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Are you invested in foreign companies or mutual funds with foreign investments? – Tax Tip of the Week March 31, 2010

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Tax Tip of the Week | Mar. 31, 2010 | No. 34
You may be entitled to Foreign Tax Credits

If you own individual stocks or have investments in mutual funds that invest internationally, you may be paying foreign taxes on the dividends and capital gains generated.  If so, then you are due a credit for those foreign taxes on your federal tax return.

The foreign tax credit is calculated on Form 1116.  To properly calculate the credit, you must determine how much of the investment income was attributable to the foreign tax paid.  Example:  You received $400 in dividends, $300 in qualified dividends and $100 in capital gain distributions.  You also paid $50 in foreign taxes.  You must determine specifically how much of the $400/$300/$100 investment income generated the $50 foreign tax.

Carefully read your broker statements to determine the allocation.

In some instances, you may not be able to take the entire $50 credit on this year’s tax return due to other limitations (that go beyond the scope of this tax tip.)  If this happens, the unused foreign credit will carry forward to the following year’s returns until such time the credit can be used.  Therefore, it is very important to review prior year tax returns to see if they contained any unused foreign tax credits.

This is an easy credit to miss…now YOU know.

Need help sorting through your tax credits? Just give us a call if you have any questions. In Dayton, call 937-436-3133 and in Xenia, call 937-372-3504. Or visit http://www.bradstreetcpas.com.

Rick Prewitt – the guy behind TTW

…until next week.

Divorce and Claiming Dependents – Tax Tip of the Week March 24, 2010

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Tax Tip of the Week | Mar. 24, 2010 | No. 33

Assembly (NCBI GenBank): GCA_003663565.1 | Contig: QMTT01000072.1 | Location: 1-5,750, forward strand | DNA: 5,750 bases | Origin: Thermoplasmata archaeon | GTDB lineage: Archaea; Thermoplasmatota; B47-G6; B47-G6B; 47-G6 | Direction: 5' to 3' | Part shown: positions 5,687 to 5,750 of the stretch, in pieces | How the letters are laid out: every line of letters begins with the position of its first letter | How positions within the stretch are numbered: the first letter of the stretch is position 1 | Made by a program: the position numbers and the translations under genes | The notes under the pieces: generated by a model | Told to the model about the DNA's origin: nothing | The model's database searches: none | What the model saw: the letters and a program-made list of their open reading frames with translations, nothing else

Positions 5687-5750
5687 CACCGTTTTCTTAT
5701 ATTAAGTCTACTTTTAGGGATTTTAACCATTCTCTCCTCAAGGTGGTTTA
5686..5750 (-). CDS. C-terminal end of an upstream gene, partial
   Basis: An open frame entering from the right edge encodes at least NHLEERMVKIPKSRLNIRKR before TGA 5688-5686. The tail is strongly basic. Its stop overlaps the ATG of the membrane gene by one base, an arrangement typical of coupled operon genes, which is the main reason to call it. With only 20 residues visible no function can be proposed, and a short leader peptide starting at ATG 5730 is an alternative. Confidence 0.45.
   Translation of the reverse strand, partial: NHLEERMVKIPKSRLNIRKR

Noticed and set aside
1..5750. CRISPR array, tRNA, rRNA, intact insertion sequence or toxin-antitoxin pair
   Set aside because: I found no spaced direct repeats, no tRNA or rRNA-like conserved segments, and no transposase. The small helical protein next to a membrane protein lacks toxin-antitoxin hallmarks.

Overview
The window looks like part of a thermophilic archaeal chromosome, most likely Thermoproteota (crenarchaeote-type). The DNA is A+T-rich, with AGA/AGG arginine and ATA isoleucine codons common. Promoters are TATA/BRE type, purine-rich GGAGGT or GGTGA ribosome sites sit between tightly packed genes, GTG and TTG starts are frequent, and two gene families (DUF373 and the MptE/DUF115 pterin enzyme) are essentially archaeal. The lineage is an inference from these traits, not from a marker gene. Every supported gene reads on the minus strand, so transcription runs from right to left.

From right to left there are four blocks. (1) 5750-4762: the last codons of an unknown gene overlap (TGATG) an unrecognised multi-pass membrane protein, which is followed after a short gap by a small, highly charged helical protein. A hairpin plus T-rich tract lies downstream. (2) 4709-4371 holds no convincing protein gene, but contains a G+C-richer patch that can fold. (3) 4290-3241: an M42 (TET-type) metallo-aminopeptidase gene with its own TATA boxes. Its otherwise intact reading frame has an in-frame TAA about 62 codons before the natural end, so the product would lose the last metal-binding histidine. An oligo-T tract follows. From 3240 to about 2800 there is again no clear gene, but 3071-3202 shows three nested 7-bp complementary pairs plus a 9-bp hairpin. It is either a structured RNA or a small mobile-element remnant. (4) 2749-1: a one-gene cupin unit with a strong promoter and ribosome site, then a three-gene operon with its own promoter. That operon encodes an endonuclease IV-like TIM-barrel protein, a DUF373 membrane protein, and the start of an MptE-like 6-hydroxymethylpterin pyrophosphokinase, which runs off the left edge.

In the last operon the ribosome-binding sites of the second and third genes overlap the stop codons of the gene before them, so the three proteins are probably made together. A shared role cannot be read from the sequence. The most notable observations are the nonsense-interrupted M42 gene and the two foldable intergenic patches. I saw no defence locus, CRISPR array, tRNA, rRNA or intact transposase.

What you need to do

Many times a divorcee decree will grant the noncustodial parent the right to claim as dependents minor children in alternating years. For example, the custodial parent can claim the child(ren) in years ending with even numbers, and the noncustodial parent can take them as dependents in years ending with odd numbers.

New this year
The IRS now requires Form 8332 be attached to the return of the noncustodial parent in the years when claiming dependents. The IRS will no longer accept copies of divorcee decrees or any other documentation relating to the right to claim children as dependents.

Completing this form is very simple and only needs to be done one time. All that is needed is for the custodial parent to list the years they are releasing claims to exemptions all the way until the year the child turns 18. (Note—it would probably be a good idea to carry through to the age of 22 in the event the child remains a full-time college student.) Copies can then be made and attached to the noncustodial parent’s return in future years.

If the noncustodial parent is electronically filling his or her return, the Form 8332 must be attached to Form 8453 and mailed to the IRS.

The custodial parent does retain the right to revoke their written declaration in future years if facts and circumstances dictate. This would be accomplished by filing and attaching a new Form 8332 in the year of that election.

Editorial Note: I really wish divorcee attorneys would include the completion of this form as part of all the other divorce documents that are prepared and signed.

As always, give us a call if you have any questions. In Dayton, call 937-436-3133 and in Xenia, call 937-372-3504. Or visit http://www.bradstreetcpas.com.